Today's visits were intended to capture the essence of the last few weeks of the AIF's war.
We had a special mission in mind - to visit the site where the last AIF Soldiers to be killed in action met their fate. On 4 November 1918, soldiers of the 1st Australian Tunnelling Company, commanded by the legendary Captain Oliver Woodward MC** MiD of 'Beneath Hill 60' fame were engaged in an assault river crossing of the Sambre Oise canal near Rejet-de-Beaulieu, under command of the British Army.
However, first we had to get there. First stop, the sombre German cemetery at Maissemy.
Then to Riqueval and the imposing bridge and tunnel portals which mark significant sites in the breaching of the Hindenburg Line in late September 1918. It was here the 5th Division, backing up the US 30th Division, had cleared the tunnel portal supported on their right by the British 46th Division which captured the vicinity of the Riqueval Bridge after rushing the Reserve Demolition Guard on the far bank.
From there we ventured forth over unfamiliar ground to the north east.
First stop the village of Ors where, tucked away behind the Communal Cemetery, is a small British military plot containing the grave of Poet Laureate Wilfred Owen, MC. He was killed in the Sambre crossing on 4th November, just a few short days before the end of hostilities. He is kept company by an alarming number of very young soldiers.
Then we headed to Rejet de Beaulieu. We found the tiny unsigned cemetery that is home to three of the four engineers who died that day (the fourth having died of his wounds elsewhere). After paying our respects to these men we scouted the whereabouts of the canal and the lock that was the 'Vital Ground' on this section of the Front.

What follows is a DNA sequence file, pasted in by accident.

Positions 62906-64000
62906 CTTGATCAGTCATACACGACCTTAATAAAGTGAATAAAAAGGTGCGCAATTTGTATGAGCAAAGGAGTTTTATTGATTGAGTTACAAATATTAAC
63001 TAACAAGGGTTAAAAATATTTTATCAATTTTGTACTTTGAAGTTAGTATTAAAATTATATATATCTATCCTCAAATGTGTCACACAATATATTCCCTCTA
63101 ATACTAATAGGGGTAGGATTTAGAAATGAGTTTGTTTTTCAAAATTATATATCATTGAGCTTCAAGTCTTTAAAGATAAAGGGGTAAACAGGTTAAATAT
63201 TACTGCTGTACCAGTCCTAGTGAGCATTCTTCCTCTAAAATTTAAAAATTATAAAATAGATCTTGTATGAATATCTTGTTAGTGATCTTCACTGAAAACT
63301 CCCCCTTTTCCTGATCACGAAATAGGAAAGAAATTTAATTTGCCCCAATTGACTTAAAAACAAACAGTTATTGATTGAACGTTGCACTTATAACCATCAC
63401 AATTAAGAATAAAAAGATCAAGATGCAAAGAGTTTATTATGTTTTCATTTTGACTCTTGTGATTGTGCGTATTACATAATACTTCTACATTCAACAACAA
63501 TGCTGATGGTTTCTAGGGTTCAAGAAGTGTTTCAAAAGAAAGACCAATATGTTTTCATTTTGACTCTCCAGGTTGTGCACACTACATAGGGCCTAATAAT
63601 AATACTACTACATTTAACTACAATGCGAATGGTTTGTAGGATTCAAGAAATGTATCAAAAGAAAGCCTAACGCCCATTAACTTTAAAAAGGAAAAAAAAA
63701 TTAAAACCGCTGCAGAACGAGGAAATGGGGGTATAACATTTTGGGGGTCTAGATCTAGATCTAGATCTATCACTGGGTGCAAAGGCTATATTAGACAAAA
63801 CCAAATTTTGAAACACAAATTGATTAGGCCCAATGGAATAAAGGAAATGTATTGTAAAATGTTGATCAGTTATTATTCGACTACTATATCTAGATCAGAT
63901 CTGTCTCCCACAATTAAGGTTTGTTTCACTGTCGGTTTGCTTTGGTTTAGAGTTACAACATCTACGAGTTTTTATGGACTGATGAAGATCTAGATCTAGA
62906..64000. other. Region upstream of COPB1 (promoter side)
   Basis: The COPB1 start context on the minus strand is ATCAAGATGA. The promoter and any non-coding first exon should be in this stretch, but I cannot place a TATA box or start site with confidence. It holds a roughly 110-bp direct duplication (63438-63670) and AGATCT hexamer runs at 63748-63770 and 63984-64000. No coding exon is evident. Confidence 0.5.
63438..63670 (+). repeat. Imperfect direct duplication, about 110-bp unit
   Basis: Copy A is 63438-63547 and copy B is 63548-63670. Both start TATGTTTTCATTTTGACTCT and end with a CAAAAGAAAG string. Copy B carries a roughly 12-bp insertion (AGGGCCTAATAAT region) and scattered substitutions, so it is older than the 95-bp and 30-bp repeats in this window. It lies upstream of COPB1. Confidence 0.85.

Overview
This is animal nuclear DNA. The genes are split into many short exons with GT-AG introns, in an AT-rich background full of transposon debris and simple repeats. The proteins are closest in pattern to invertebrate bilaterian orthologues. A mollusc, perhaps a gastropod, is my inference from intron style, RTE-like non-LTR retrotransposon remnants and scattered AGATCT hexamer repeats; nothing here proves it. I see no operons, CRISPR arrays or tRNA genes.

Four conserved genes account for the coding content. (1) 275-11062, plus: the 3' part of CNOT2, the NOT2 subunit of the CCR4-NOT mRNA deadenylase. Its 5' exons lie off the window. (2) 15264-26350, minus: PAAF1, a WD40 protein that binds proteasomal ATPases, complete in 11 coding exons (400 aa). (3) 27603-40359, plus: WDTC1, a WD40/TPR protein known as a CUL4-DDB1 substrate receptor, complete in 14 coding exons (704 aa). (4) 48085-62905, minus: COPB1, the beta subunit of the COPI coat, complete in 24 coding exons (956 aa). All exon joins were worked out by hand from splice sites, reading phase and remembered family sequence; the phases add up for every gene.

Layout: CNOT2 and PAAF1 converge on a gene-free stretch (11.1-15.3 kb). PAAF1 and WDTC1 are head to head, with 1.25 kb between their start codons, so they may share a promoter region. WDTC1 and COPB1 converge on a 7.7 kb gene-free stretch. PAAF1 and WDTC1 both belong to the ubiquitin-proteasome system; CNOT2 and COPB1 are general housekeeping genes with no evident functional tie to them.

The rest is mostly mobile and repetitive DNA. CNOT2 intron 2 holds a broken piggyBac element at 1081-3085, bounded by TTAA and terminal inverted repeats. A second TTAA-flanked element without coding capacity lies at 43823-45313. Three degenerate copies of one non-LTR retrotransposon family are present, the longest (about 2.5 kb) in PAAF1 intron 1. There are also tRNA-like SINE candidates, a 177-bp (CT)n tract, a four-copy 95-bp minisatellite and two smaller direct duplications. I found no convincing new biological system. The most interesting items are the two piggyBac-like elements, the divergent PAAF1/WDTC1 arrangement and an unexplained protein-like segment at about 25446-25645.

This was easier said than done and guide Steve Larkins, his capability degraded by a flat phone battery, conducted a rapid solo forced march patrol to try and determine the location of the canal, while everyone else had lunch. Being a Sunday morning there was no one about to ask. Success at last, as Lee gingerly took our bus down what became a dirt track.
Unfazed we found the lock where Oliver Woodward and his men had pre-fabricated, assembled and launched their assault bridging to span the lock, all the time under the fire of the enemy.
We returned home via Belicourt, where Tour leader Steve Larkins pointed out a relative's grave, that of George W H Bush KIA on 30 September, and the grave of LtCol Vann VC MC and Bar, a former priest who instead of becoming a chaplain, enlisted in the Infantry and went on to distinguish himself on three occasions only to fall to a snipers bullet just days afterwards.
Next stop the Bony American cemetery, and then Jeancourt where a couple of family Members' ancestors had an association with the town, including the award of a Military Medal to John Gordon Hamilton, MM.
From there it was back to Peronne and our final night in this lovely town.